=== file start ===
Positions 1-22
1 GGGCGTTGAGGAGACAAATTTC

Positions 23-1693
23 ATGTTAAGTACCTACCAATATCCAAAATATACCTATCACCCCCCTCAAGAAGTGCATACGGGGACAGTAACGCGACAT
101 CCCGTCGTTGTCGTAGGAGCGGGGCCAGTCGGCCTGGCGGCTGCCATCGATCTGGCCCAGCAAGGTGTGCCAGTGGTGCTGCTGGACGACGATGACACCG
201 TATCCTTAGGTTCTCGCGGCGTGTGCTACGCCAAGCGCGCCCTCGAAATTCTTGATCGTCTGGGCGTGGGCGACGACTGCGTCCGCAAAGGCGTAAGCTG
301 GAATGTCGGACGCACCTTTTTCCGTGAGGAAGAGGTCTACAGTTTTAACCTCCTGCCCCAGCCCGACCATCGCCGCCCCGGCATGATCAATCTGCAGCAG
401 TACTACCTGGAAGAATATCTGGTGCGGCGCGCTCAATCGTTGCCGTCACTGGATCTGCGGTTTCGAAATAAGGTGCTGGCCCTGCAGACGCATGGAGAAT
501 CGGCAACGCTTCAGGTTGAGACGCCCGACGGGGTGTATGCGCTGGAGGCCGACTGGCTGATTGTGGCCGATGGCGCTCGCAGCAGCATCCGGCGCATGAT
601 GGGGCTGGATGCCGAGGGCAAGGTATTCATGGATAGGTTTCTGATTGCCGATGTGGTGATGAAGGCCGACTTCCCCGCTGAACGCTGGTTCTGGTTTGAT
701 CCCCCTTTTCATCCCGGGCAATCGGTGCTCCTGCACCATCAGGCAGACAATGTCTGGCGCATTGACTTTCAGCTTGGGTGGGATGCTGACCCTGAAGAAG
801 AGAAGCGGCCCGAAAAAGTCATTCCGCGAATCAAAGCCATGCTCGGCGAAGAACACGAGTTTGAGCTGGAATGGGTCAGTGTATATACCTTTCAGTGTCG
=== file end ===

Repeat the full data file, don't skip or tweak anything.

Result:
Positions 1-22
1 GGGCGTTGAGGAGACAAATTTC

Positions 23-1693
23 ATGTTAAGTACCTACCAATATCCAAAATATACCTATCACCCCCCTCAAGAAGTGCATACGGGGACAGTAACGCGACAT
101 CCCGTCGTTGTCGTAGGAGCGGGGCCAGTCGGCCTGGCGGCTGCCATCGATCTGGCCCAGCAAGGTGTGCCAGTGGTGCTGCTGGACGACGATGACACCG
201 TATCCTTAGGTTCTCGCGGCGTGTGCTACGCCAAGCGCGCCCTCGAAATTCTTGATCGTCTGGGCGTGGGCGACGACTGCGTCCGCAAAGGCGTAAGCTG
301 GAATGTCGGACGCACCTTTTTCCGTGAGGAAGAGGTCTACAGTTTTAACCTCCTGCCCCAGCCCGACCATCGCCGCCCCGGCATGATCAATCTGCAGCAG
401 TACTACCTGGAAGAATATCTGGTGCGGCGCGCTCAATCGTTGCCGTCACTGGATCTGCGGTTTCGAAATAAGGTGCTGGCCCTGCAGACGCATGGAGAAT
501 CGGCAACGCTTCAGGTTGAGACGCCCGACGGGGTGTATGCGCTGGAGGCCGACTGGCTGATTGTGGCCGATGGCGCTCGCAGCAGCATCCGGCGCATGAT
601 GGGGCTGGATGCCGAGGGCAAGGTATTCATGGATAGGTTTCTGATTGCCGATGTGGTGATGAAGGCCGACTTCCCCGCTGAACGCTGGTTCTGGTTTGAT
701 CCCCCTTTTCATCCCGGGCAATCGGTGCTCCTGCACCATCAGGCAGACAATGTCTGGCGCATTGACTTTCAGCTTGGGTGGGATGCTGACCCTGAAGAAG
801 AGAAGCGGCCCGAAAAAGTCATTCCGCGAATCAAAGCCATGCTCGGCGAAGAACACGAGTTTGAGCTGGAATGGGTCAGTGTATATACCTTTCAGTGTCG